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Gothia Cup is the world’s largest and most international youth football tournament. Each year around 1700 teams from 80 nations take part, playing 4500 games on 110 pitches. The logistics for the teams and staff seem to be a work of art. However, supporters following their children around 32 venues must work out for themselves how to get there. There is no official map.

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This team from Lukowica, Poland, is using the tram to get between match venues and their accommodation.

Getting around in Gothenburg is not straightforward. There are trams, buses and cycle hire to choose from, and the road network is laced with confusing interchanges (this year hampered by major roadworks). With 1700 teams in town for the cup, certain buses and trams are bursting at the seems with cheering, sweaty football teams. In the centre, some of the main venues are walkable, but many are spread much further afield and require transport.

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  1. A team from Kristianstad, Sweden, head for the bus stop
  2. A group of parents are working out the best route by bus
  3. Gothenburg has a cycle hire system, although it doesn’t cover all 32 venues
  4. Wayfinding signage points in the direction of some of the best known arenas in the city

My wife and I were in Gothenburg following our daughter’s team. The official Gothia Cup app gave us all the teams, games, goals scored, player names and venue names. To find the venues it linked to the phone map app. We looked up the venue name on Google maps and it’s travel app. This kind of works for most people, most of the time, but it takes some experience and is not problem free.

I met one couple cycling between the football venues. They had been forced to stop every few minutes to consult Google maps in an area heavily disrupted by roadworks and almost missed their match. Another family had taken the wrong tram, had to walk for half an hour, and almost missed their daughter’s match.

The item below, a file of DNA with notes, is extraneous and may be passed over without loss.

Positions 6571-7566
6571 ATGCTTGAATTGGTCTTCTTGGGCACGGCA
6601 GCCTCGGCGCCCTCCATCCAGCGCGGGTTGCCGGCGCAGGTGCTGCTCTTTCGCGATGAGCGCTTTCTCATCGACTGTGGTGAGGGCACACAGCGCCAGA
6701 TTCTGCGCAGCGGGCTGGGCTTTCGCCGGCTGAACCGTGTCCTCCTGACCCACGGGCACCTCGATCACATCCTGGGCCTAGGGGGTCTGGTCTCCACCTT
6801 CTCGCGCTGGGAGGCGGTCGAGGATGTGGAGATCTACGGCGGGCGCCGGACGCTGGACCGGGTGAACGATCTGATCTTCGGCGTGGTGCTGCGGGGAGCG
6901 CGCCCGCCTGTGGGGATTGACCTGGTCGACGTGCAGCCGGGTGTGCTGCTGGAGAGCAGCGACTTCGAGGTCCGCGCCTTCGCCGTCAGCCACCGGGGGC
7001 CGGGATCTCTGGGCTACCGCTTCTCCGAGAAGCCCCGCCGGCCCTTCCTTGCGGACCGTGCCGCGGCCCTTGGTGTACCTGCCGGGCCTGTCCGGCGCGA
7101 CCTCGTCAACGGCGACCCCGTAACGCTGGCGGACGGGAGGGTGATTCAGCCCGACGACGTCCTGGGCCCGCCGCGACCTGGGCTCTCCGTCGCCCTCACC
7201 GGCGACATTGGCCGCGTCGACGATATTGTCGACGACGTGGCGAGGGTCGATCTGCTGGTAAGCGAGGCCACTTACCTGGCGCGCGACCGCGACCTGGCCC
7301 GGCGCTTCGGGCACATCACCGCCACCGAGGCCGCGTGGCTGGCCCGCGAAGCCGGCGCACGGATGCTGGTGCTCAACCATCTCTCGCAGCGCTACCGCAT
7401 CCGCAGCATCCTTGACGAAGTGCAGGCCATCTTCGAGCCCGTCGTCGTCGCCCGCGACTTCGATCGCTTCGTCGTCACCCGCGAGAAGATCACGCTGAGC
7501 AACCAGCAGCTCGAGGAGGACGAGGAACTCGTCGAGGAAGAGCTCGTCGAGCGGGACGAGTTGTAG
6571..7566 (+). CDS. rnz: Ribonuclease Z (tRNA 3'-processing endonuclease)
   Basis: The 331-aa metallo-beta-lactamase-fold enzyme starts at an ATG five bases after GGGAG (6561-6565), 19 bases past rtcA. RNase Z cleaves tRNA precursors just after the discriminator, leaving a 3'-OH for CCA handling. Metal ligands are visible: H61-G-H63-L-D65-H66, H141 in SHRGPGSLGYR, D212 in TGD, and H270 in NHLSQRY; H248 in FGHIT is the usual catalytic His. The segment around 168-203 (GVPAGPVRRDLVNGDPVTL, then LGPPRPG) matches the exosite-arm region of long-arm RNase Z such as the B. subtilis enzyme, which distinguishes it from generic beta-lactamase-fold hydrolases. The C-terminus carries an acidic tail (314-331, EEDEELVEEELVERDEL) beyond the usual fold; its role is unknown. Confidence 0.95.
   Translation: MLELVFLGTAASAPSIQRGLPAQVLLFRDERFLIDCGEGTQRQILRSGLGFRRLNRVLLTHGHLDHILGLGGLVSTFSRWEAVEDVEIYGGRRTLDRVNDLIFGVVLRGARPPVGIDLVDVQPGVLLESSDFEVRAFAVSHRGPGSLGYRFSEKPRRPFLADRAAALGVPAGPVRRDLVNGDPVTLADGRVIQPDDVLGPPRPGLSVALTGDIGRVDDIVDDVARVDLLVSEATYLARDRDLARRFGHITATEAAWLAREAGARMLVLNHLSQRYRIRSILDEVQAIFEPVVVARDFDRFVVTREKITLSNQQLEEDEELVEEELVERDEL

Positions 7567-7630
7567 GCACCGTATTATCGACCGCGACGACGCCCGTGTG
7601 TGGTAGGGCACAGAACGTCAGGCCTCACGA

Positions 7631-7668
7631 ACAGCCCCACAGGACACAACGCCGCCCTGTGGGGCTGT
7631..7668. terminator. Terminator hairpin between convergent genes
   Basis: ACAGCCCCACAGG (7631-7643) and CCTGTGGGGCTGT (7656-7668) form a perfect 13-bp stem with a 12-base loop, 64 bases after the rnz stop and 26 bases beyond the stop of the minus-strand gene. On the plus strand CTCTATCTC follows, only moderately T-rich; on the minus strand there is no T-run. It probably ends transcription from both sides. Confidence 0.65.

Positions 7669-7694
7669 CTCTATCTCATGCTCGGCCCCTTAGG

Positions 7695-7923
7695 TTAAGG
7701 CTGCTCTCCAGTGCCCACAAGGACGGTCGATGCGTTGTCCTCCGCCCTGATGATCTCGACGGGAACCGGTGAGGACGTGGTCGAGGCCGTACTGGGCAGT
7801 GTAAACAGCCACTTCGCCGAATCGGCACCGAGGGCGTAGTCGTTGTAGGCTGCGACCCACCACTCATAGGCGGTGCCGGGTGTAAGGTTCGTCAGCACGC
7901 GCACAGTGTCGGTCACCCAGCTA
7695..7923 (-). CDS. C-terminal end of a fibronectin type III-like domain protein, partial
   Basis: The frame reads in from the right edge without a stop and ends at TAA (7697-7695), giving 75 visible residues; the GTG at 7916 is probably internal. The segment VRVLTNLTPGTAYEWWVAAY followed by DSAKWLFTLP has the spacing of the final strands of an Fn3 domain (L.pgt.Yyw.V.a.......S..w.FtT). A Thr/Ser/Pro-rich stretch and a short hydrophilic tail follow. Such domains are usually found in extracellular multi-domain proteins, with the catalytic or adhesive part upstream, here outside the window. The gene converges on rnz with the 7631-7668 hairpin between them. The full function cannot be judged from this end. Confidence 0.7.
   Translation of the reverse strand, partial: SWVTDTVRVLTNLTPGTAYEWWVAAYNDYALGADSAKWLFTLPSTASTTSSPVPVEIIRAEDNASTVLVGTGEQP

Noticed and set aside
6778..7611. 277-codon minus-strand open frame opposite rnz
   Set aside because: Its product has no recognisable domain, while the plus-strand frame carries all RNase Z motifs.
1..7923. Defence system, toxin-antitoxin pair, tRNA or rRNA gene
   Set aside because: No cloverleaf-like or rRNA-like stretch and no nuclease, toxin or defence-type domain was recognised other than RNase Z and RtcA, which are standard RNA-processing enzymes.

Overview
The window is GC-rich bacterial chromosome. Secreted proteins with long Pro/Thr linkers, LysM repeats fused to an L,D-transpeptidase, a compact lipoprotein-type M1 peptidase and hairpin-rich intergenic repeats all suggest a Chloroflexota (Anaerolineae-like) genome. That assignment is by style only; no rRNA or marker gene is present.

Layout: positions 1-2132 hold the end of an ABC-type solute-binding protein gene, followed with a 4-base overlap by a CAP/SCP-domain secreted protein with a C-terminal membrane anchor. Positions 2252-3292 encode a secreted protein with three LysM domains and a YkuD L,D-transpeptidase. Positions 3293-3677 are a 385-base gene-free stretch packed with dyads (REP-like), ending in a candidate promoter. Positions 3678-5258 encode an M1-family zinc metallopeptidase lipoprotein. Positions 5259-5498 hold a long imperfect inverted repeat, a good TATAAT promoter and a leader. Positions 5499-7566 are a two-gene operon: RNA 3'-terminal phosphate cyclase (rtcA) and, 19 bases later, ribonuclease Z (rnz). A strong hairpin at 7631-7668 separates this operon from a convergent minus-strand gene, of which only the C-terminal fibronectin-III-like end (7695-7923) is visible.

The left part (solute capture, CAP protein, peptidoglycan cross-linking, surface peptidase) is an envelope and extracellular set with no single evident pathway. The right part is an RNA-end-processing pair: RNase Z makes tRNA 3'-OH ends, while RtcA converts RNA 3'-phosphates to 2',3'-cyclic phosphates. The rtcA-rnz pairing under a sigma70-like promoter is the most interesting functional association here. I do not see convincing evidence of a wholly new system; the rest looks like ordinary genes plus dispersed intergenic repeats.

Apart from this the app didn’t feel like it was specific to the cup, so it didn’t feel updated and reliable and it was a missed opportunity.

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Apps for the cup (no map included) and the local transport system

Good city wayfinding for major sports events can ensure that the smooth running of the event continues off the pitches. This will improve the visitor experience by taking the stress out of travelling to and from matches, while improving knowledge about the surroundings. It will also benefit the local economy by encouraging visitors to see and do more. A detailed basemap around venues is required, integrated with accurate public transport information. An additional overview map of the city would put venues in context with tourist destinations, while highlighting other attractions the city has to offer.
Wayfinding for major events should include the following:

  • Maps showing the last mile of journeys to each venue, highlighting public transport links while encouraging walking and cycling
  • Public transport maps showing the simplest routes to the 32 venues displayed at all major hubs
  • Tear-off A4 maps for supporters to take with them
  • A Gothenburg tourist map featuring the venues and where they lay in relation to well known visitor destinations

Follow this link for some inspiration from the London 2012 Olympic Games wayfinding.


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